Executive Risk Indemnity, Inc. v. NPS, (Chancery Div. Morris Co. N.J. 2010).  On summary judgment obtained rescission of errors and omissions policies with an aggregate limit of $240 million and dismissal of aggregate claim for coverage of $140 million by demonstrating the application contained material misrepresentations and purposeful concealments of fact.

In re Insurance Brokerage Antitrust Litigation, 618 F.3d 300 (3d Cir. 2010).  Represented a Fortune 100 company in a nationwide antitrust and RICO class action involving dozens of defendants, over 80 million pages of documents and 200 depositions.

SEC v. General Re Corp., 10 CV 458 (LAP) (S.D.N.Y. 2010).  Represented non-party that moved to intervene in the SEC’s disgorgement of $12.2 million from a reinsurer as part of a settlement of charges that it issued fraudulent reinsurance agreements to two insurers.  While the Court held those funds in escrow, the matter was resolved in mediation on terms acceptable to our client.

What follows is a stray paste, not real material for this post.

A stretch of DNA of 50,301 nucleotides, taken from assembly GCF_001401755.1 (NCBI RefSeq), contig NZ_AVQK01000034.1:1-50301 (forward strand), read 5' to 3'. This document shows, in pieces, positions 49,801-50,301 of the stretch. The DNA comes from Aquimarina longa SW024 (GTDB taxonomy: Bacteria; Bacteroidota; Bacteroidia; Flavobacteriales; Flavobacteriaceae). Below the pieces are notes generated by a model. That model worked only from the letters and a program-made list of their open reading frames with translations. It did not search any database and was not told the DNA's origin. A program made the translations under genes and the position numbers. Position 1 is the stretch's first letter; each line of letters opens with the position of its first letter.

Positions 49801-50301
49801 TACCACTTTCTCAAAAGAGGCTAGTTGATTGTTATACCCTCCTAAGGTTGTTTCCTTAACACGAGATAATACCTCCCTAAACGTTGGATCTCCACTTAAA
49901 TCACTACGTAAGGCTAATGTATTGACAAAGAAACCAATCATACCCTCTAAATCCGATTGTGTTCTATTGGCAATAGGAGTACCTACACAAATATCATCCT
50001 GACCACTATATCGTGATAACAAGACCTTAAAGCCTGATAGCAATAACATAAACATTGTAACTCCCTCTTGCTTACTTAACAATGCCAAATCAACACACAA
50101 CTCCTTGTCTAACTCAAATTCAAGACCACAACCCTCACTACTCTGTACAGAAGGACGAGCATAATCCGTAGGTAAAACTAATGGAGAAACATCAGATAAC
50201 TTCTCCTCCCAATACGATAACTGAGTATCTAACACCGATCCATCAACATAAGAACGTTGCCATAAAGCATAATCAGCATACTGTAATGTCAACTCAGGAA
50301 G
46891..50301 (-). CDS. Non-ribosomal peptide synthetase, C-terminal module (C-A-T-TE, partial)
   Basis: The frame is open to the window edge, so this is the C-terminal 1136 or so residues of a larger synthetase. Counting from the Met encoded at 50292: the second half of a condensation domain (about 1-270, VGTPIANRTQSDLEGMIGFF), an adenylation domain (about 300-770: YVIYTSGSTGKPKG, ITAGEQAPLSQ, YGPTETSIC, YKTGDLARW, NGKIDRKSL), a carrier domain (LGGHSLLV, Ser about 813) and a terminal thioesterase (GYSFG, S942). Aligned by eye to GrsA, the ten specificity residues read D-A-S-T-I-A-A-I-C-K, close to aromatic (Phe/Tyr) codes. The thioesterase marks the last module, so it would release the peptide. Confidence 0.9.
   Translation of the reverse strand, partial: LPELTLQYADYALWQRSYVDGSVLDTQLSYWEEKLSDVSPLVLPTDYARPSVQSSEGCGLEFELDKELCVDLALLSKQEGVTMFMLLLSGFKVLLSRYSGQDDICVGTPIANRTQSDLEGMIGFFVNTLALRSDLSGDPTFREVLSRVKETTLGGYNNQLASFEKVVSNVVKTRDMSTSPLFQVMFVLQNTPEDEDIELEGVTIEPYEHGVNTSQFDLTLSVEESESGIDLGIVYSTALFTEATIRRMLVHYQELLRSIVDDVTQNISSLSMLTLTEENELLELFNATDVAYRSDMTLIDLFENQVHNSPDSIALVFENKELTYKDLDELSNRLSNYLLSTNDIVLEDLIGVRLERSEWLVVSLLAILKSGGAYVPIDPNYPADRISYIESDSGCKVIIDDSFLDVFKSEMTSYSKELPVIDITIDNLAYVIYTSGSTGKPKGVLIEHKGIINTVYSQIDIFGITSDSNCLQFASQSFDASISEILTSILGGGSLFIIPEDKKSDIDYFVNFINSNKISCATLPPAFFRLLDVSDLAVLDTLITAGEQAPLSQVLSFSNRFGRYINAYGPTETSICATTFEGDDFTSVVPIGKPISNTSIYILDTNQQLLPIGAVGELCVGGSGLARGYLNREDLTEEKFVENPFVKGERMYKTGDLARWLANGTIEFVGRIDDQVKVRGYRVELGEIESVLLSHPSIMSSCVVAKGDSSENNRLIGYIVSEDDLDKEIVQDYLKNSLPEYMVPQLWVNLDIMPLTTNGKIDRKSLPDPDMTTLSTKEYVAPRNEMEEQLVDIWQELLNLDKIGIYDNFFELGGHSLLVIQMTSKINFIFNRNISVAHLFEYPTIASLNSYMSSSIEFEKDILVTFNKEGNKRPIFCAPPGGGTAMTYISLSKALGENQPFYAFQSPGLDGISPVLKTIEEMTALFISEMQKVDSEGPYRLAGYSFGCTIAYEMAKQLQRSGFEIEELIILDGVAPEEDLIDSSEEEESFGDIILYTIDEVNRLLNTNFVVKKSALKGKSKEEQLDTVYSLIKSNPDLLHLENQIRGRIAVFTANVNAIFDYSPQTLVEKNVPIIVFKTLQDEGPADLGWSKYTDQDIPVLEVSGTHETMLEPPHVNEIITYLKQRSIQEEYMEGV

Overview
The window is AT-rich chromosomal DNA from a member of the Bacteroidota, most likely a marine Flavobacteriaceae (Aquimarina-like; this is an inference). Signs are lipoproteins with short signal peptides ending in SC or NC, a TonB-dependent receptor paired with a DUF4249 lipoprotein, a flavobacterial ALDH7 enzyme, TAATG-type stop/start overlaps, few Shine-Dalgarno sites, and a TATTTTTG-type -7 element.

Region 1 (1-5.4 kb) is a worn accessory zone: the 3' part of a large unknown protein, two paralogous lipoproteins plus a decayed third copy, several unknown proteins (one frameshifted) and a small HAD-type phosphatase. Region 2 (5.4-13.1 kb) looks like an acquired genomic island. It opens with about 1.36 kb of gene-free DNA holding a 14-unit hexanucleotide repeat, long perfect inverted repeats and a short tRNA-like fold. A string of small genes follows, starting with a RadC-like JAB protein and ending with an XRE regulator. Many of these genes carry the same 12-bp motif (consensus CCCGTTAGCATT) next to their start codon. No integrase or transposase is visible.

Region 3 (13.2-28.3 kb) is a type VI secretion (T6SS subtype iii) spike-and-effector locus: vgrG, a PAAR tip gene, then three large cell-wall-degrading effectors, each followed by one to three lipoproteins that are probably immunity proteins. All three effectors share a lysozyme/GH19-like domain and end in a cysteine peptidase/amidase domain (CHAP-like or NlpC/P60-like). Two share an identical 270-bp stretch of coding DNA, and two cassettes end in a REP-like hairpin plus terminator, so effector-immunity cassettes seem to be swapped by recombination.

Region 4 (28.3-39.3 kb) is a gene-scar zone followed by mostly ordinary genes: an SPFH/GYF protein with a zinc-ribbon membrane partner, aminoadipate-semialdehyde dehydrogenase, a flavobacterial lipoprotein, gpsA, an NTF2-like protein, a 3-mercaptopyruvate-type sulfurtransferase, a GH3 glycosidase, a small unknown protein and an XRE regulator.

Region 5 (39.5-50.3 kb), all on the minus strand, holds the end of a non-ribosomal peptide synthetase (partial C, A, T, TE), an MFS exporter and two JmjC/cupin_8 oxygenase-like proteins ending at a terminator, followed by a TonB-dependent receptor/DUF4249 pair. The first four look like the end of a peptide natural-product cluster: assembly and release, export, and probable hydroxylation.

Cuomo v. Liberty Mutual Insurance Company, 52 A.D.3d 378, 861 N.Y.S.2d 294 (1st Dep’t 2008).  Representing the first company to fight the coordinated efforts of various state attorneys general to ban contingent commission agreements, obtained dismissal on appeal of all common law and statutory fraud, breach of fiduciary duty and unjust enrichment claims related to such arrangements.  Thereafter, each of the attorneys general amended their prior settlement agreements with other insurers and brokers to permit contingent compensation.  

In re Robert R. Greenberg
, (Bankruptcy Co. E.D.N.Y. 2007). After the trustee negotiated a $150,000 settlement of the bankruptcy estate’s fraudulent conveyance claim against the debtor’s spouse, largest creditor objected to the settlement, purchased the right to pursue the claim on behalf of the estate, prosecuted an adversary proceeding against the debtor’s spouse, and recovered $1.35 million for the estate.